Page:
War of courts at the top of the European Union: The ruling of the German Federal Constitutional Court in Karlsruhe (BVerfG, Judgment of Second Senate of 5 May 2020, 2 BvR 85915)

On 5 May 2020, the German Federal Constitutional Court (Bundesverfassungsgericht, hereinafter the “BVerfG“) sitting in Karlsruhe adopted a Dr. W… e.a. ruling by seven votes to one which results in genuine declaration of war at the Court of Justice of the European Union (hereinafter the “ECJ”).

1. In 2016, a group of German citizens lodged four constitutional complaints, also called ultra vires appeals, with the BVerfG.  A constitutional complaint is an action brought directly before the BVerfG by any person who considers him or herself the victim of an infringement to the guarantees of the fundamental freedoms provided for the Basic Law for the Federal Republic of Germany (Grundgesetz für die Bundesrepublik Deutschland) by one of the bodies of the German federal government and by which the applicant claims the redress of this infringement by the court.

In the present case, the four constitutional complaints concerned not only the participation of bodies of the German federal government to the Public Sector Purchase Program (hereinafter the “PSPP“) initiated by the European Central Bank (hereinafter the “ECB ”) but also the ECB itself for having set up and implemented this program.

Among the signatories to these complaints were some of the founders of the Alternative für Deutschland (AfD).  Born out of a split from the Christlich Demokratische Union Deutschlands (CDU), the German Christian democratic party, the AfD was founded by Eurosceptic economists criticizing the PSPP on a political level as a state intervention contrary to the principles of laissez-faire and free competition and objecting the support of the CDU to this program.  Since then, the AfD has become a far-right party expressing neo-Nazi sympathies from time to time.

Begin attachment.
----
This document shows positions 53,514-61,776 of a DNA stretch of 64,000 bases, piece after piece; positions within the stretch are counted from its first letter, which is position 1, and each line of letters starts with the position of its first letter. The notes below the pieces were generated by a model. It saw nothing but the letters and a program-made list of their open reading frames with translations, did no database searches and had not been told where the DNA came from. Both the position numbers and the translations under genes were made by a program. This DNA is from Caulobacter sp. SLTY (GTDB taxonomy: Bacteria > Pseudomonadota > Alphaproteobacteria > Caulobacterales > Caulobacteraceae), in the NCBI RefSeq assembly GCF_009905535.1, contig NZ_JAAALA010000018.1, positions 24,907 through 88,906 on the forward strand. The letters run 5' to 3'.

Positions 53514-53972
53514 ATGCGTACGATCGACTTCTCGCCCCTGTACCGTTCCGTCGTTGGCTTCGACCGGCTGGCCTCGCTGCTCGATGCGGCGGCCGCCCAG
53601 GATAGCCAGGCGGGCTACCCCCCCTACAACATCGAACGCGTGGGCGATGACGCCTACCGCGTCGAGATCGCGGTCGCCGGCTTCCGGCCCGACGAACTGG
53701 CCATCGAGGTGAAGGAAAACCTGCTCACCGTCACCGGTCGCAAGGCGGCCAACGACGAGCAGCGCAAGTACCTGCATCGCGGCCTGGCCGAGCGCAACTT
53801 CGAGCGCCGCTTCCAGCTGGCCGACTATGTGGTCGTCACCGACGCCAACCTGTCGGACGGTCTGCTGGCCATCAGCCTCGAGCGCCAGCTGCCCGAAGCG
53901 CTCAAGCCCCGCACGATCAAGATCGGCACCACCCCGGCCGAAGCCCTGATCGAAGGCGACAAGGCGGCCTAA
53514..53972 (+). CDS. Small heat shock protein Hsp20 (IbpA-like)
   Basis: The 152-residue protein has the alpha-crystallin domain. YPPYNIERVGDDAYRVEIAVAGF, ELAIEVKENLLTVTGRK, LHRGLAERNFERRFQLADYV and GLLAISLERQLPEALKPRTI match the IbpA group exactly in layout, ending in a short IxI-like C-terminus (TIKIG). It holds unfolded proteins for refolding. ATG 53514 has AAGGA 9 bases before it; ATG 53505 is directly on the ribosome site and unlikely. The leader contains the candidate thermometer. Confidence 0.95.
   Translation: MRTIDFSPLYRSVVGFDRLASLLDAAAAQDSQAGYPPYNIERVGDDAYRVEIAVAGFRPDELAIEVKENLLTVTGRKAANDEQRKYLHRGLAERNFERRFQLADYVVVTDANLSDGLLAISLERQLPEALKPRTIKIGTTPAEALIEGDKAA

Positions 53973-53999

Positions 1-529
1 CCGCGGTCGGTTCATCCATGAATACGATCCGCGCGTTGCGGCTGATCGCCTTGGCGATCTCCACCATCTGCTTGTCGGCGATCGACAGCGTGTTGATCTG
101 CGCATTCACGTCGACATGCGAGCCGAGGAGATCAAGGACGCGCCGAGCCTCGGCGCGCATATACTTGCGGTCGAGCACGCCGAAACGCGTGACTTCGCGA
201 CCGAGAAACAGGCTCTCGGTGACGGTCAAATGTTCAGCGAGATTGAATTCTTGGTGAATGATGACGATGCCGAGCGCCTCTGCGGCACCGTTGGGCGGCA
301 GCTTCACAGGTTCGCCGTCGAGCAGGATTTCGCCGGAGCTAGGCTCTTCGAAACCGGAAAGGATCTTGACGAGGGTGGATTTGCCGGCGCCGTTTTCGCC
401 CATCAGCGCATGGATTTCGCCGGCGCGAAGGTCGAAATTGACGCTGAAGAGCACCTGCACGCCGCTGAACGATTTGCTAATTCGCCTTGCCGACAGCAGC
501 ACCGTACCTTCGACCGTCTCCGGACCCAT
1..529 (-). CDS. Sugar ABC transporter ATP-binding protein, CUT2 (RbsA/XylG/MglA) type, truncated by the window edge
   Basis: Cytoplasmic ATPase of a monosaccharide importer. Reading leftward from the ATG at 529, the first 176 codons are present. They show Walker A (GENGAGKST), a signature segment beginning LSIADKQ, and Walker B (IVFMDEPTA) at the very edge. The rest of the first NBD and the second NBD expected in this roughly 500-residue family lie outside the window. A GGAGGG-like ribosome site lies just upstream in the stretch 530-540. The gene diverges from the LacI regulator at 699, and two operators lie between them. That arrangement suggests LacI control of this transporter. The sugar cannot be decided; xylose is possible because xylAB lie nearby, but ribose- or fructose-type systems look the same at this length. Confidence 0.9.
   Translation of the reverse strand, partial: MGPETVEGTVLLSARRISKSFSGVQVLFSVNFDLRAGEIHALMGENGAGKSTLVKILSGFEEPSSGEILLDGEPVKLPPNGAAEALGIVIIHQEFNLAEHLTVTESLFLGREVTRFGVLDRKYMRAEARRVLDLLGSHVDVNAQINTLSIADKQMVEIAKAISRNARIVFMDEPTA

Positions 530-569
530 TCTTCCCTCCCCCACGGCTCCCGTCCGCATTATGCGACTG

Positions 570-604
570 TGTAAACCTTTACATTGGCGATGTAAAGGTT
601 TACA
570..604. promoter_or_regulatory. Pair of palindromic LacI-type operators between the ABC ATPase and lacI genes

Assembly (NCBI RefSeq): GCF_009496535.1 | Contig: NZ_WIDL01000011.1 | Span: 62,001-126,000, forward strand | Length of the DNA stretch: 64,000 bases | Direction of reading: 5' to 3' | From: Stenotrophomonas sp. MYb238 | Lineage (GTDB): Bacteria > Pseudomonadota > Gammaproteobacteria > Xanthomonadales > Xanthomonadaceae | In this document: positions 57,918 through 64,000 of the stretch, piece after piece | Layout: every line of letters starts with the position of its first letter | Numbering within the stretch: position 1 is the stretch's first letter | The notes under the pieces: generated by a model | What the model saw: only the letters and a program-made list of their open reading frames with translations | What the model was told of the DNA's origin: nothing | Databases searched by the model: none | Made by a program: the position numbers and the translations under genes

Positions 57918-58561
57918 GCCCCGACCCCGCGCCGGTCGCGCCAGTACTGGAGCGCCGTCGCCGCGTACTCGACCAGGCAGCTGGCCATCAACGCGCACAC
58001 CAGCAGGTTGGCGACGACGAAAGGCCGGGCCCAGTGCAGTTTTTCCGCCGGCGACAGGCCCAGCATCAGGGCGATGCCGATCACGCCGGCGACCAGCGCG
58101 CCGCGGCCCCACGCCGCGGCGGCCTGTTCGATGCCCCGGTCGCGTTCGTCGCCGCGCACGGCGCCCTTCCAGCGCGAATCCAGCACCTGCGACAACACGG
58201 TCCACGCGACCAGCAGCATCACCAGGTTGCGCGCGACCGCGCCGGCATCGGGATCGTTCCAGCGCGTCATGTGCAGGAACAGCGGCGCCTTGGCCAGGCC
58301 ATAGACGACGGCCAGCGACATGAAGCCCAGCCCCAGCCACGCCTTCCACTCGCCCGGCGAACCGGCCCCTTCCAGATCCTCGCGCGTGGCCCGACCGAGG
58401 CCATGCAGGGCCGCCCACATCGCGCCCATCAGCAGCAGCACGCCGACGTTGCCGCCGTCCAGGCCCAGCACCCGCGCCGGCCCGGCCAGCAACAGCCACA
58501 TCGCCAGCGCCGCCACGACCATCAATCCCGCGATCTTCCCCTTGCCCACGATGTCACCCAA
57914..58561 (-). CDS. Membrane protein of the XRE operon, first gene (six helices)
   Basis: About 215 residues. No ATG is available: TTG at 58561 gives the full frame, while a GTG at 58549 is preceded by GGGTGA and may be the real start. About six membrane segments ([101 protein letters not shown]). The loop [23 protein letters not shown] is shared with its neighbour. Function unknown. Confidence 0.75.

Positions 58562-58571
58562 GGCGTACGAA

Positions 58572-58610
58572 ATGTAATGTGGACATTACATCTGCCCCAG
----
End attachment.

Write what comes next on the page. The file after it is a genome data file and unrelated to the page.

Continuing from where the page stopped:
2. The PSPP was established in March 2015 by a Decision of the Governing Council of the ECB and expended by two other Decisions of the Governing Council of December 2015 and of March 2016 to respond to the public debt crisis in certain EU Member states, including Italy and Greece. These Decisions were repealed and replaced by a Decision of February 2020. Under this program, the Eurosystem buys debt securities issued by all entities of the public sector of the Eurosystem States on the secondary market, within the limit of thirty-three percent of the total volume of debt issued by all the public sector entities of the same State.

The Eurosystem is composed of the national central banks of the EU Member States having the Euro for currency and the ECB.  It is placed under the supervision of the latter.  The Eurosystem’s mission consists in being the monetary authority of the Euro area and its aim is the maintenance of price stability.

The Governing Council of the ECB is the body of this institution responsible for defining the monetary policy of the Euro zone and for taking the guidelines and decisions necessary for the fulfillment by the ECB and the Eurosystem of the mandates entrusted to them by the Treaty on the Functioning of the European Union (hereinafter the “TFEU“).  It is made up of the six members of the ECB’s Executive Board, including the President of the ECB, and the Governors of the national central banks of the EU Member States sharing the Euro.

3. Before adopting Dr. W… e.a, the BVerfG sought a preliminary ruling from the ECJ on five issues to determine whether the Decisions of the Governing Council of the ECB establishing and expending the PSPP had infringed the provisions of the TFEU defining the mandate provided to this central bank.